The mayor announced that with West Side United and her Chicago racial equity rapid response teams they will “work to reach vulnerable populations in the communities most impacted by Covid-19.”

Alderwoman Leslie Hairston of the 5th Ward in Chicago which is predominantly Black, told The Final Call that officials are doing what they can on a day-to-day basis to push for testing in Black communities.

“Currently, we are trying to get something established with the University of Chicago, they are going to expand their testing site and that’s within the last 24 hours; this is moving every day, the numbers are changing so we are changing with them. And as information becomes available, then we figure out how we can plug it in for the public.”

The Cook County Medical Examiner’s Office reported April 17 that 22 people have died from the coronavirus in the South Shore area and near Hyde Park.

“Understanding that there is systemic discrimination over the decades in the Black communities; we understand that that’s underlined but [we’re] looking at what we can do now to make sure that we don’t lose more of our people,” Ald. Hairston continued.

The University of Chicago announced April 16 that their health system will expand testing for up to 1,000 symptomatic people each day, a dramatic increase from the 200-daily testing.

Patients who show symptoms of flu-like illness can directly contact University of Chicago’s UChicago Medicine to request appointments. Some tests have been reserved for community partners, health care workers, emergency room patients and hospitalized inpatients. Curbside testing is also in effect.

Outpatient clinics in Hyde Park and Harvey, Ill. are also available for patients with Covid-19 but do not require hospitalization via appointment.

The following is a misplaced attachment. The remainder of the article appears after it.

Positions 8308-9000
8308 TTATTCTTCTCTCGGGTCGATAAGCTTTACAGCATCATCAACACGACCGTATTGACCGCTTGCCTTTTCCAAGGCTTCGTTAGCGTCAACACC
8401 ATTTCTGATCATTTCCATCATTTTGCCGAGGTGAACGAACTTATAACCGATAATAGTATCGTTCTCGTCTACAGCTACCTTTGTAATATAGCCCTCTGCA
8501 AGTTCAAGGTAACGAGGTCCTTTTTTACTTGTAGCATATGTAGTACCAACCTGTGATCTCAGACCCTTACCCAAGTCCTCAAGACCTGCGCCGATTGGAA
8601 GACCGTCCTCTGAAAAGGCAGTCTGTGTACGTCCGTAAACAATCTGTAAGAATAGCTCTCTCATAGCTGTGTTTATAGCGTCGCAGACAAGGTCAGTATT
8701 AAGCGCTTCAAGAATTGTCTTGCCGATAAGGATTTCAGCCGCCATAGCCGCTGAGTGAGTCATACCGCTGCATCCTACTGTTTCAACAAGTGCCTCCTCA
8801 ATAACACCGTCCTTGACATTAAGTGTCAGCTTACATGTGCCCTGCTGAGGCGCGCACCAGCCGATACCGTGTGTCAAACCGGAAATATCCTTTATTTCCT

“I think that they were going in the right direction in terms of getting the Black community’s trust. There was a whole week worth of campaigns where they got some of us doctors, and they talked to athletes and everybody in the wake of finding out that there has been disproportionate amount of African Americans with Covid,” said Dr. Hassan Abdullah-Pratt, assistant professor of emergency medicine at the University of Chicago.

He said city officials must work with those on the frontline to make sure Black communities get exactly what they need.

“I think that that has to be done in conjunction with physicians who are on the front line who have faces that the community trusts. I think that has to couple with a more specific, directional message and I think that specific, directional message would be what I would aspire for us as a community to receive and to practice if the government and leaders won’t do it,” said Dr. Abdullah-Pratt. 

Black communities should know who is giving the guidelines in preventing infection, maintaining underlying health conditions and dealing with exposure to Covid-19 and those guidelines should be specific to their needs, he said.